03 Jul 2014
Some 14 per cent of all debit cards in the US were exposed in financial services and retailer data breaches in 2013, almost triple the portion of breaches in 2012, according to a survey commissioned by the Pulse debit/ATM network company.
“In the wake of several high-profile data breaches, the industry has come together to look for solutions to increase security and advance EMV implementation,” Steve Sievert, Executive Vice President of Marketing and Communications for PULSE, said in a press release. “While PIN debit remains the most secure payment method in the market, this year’s study confirms the industry is reaching a tipping point toward EMV.”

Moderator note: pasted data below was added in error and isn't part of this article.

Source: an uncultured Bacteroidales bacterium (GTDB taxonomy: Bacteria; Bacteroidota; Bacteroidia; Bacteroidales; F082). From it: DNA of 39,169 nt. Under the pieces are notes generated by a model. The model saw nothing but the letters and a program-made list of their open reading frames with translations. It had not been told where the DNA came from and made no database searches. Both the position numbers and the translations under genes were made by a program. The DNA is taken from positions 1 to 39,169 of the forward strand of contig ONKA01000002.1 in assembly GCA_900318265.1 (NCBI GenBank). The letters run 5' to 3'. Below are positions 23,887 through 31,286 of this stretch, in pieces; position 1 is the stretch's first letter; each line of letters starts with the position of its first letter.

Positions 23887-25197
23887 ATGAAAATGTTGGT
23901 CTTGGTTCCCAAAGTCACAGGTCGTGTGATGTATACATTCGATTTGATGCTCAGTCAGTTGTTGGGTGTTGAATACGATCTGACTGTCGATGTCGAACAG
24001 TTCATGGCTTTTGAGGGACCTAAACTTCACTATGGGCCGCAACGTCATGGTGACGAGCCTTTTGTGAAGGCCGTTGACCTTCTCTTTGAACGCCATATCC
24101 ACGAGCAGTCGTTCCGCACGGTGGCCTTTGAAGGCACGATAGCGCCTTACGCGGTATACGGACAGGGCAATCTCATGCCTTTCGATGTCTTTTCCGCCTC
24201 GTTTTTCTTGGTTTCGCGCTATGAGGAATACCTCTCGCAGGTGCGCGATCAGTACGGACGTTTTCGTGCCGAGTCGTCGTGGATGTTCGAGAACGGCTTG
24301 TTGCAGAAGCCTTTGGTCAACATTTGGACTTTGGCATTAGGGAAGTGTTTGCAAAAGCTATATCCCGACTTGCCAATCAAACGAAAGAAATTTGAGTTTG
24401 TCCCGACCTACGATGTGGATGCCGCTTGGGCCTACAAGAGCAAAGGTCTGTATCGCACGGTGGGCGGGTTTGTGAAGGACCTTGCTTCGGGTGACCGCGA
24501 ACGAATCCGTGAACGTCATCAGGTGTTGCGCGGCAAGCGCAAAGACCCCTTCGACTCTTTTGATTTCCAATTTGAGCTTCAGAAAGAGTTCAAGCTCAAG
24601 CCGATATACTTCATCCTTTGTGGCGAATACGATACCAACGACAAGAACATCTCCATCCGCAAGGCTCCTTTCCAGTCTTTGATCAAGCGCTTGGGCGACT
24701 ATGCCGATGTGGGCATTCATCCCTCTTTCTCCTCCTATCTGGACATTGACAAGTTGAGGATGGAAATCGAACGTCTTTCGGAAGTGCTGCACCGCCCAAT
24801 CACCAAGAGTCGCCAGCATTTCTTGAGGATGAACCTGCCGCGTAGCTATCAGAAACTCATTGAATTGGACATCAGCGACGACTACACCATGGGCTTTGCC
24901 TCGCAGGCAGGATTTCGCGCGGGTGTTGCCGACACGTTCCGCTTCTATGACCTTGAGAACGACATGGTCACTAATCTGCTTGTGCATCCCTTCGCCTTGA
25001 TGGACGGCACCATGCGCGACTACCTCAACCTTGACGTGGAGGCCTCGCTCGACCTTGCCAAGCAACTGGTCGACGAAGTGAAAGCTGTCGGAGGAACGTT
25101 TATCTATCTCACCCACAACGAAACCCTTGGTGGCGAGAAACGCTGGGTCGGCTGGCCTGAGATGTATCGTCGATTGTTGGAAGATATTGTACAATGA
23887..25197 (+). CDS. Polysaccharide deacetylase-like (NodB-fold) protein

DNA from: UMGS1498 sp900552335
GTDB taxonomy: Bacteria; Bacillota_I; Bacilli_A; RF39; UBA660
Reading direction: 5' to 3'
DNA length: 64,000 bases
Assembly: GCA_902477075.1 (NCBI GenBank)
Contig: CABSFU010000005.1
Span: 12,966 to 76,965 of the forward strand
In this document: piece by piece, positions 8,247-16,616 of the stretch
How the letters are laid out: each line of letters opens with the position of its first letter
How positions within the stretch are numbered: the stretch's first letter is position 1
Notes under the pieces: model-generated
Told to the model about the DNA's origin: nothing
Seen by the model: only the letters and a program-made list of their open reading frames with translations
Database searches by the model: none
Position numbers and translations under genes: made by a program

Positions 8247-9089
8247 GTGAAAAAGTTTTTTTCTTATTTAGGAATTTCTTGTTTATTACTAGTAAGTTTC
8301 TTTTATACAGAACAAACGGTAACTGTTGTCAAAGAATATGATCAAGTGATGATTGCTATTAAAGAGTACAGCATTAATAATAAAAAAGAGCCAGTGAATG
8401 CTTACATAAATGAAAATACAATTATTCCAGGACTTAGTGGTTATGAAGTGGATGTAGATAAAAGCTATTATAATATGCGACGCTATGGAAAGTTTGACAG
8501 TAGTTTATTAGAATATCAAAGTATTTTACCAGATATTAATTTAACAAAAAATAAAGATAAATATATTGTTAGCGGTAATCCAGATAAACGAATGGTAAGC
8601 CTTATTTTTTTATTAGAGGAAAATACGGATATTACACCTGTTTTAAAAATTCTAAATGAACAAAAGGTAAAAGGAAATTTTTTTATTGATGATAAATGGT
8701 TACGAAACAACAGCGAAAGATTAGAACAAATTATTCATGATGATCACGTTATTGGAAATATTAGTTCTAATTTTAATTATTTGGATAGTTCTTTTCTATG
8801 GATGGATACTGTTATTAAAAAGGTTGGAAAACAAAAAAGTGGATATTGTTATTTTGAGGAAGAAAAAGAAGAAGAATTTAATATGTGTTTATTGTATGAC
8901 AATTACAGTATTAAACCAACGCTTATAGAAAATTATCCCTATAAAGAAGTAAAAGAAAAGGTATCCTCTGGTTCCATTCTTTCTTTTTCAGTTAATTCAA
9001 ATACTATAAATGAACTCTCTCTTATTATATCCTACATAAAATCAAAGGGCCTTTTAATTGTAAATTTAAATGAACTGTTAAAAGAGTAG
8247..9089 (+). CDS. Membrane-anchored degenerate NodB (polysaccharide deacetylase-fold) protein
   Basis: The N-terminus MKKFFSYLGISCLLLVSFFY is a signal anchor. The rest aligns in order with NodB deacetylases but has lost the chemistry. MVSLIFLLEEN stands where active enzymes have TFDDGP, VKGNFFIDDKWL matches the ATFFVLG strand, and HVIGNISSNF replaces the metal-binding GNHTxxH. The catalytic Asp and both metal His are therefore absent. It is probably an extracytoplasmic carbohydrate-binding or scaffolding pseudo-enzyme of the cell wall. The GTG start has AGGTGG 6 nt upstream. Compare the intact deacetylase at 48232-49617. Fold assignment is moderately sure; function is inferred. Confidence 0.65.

Pulse’s survey found that the event that exposed the most credit cards was the Target breach, with the exposure of cards of some 70 million customers exposed, or close to 10 per cent of all US-issued debit cards.
After Target’s breach, US banks and credit unions may push for the reissue of debit cards with microchips, as the survey discovered the 2013 fraud loss per signature transaction totaled 2.2 cents, compared to just 0.3 cents on PIN-based transactions.
Banks and credit unions that account for 45 per cent of US-based debit card transactions were covered by Pulse’s survey.